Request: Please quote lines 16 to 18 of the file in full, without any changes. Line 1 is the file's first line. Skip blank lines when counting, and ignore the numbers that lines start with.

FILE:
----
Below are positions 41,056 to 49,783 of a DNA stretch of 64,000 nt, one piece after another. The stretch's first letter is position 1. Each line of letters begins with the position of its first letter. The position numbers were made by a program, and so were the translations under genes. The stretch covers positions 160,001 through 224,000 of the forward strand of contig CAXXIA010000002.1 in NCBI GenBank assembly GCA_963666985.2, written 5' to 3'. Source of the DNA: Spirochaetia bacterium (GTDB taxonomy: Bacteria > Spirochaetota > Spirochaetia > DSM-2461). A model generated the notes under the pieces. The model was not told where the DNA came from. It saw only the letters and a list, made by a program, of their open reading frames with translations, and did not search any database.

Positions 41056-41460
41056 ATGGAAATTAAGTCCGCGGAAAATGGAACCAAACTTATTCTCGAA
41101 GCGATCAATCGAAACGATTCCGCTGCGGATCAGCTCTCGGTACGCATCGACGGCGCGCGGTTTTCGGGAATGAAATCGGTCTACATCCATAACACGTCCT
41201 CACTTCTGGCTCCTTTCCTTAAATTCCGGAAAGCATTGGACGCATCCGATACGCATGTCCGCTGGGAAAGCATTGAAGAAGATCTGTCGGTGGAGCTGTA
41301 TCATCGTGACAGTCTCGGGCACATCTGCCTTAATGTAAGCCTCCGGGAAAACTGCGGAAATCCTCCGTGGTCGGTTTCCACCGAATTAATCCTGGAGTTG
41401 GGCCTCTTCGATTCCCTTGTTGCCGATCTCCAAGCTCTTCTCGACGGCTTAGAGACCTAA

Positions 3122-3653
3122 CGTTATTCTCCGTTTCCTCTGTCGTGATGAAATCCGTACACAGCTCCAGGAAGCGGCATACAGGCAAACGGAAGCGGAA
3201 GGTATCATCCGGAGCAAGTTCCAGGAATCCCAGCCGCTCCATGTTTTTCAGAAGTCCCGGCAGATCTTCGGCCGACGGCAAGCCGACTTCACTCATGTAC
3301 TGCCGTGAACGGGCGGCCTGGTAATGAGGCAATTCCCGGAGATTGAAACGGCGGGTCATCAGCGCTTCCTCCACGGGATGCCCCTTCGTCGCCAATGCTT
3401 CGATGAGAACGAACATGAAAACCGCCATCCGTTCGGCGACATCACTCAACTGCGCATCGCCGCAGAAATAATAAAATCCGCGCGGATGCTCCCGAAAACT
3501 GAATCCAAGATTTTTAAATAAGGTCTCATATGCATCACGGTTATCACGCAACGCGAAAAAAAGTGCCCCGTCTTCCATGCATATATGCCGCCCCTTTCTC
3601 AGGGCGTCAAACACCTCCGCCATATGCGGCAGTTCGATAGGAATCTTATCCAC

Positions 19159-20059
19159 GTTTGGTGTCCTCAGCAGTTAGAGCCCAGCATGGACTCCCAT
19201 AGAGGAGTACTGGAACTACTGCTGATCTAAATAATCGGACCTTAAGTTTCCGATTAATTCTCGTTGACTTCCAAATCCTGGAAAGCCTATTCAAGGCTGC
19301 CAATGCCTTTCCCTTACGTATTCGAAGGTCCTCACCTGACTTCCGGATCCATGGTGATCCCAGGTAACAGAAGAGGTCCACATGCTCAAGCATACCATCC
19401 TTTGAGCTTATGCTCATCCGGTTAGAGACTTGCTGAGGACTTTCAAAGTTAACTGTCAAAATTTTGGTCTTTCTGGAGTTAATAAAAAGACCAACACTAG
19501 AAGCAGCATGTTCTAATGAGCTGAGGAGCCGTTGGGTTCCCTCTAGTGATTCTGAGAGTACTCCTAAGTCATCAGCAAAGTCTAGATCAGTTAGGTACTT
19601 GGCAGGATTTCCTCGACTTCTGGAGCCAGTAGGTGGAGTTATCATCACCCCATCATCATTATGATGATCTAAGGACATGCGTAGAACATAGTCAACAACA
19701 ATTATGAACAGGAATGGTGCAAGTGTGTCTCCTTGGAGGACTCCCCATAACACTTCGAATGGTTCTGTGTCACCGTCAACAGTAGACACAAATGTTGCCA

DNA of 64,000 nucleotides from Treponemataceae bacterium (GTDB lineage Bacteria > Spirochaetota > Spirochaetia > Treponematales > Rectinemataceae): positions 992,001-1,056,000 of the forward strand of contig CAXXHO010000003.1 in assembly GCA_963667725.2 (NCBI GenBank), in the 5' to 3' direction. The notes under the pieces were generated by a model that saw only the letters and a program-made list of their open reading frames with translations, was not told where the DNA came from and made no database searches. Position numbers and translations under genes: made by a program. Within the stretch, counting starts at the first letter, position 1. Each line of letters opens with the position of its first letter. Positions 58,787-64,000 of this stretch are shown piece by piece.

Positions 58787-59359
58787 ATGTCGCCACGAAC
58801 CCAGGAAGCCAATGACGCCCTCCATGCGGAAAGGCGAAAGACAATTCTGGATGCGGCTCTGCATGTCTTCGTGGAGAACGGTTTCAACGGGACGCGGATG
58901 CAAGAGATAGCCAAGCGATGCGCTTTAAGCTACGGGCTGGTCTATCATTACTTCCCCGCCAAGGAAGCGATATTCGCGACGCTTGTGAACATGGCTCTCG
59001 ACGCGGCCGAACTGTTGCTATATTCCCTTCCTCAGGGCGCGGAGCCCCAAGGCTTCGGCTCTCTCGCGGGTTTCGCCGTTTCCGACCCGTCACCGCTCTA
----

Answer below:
19159 GTTTGGTGTCCTCAGCAGTTAGAGCCCAGCATGGACTCCCAT
19201 AGAGGAGTACTGGAACTACTGCTGATCTAAATAATCGGACCTTAAGTTTCCGATTAATTCTCGTTGACTTCCAAATCCTGGAAAGCCTATTCAAGGCTGC
19301 CAATGCCTTTCCCTTACGTATTCGAAGGTCCTCACCTGACTTCCGGATCCATGGTGATCCCAGGTAACAGAAGAGGTCCACATGCTCAAGCATACCATCC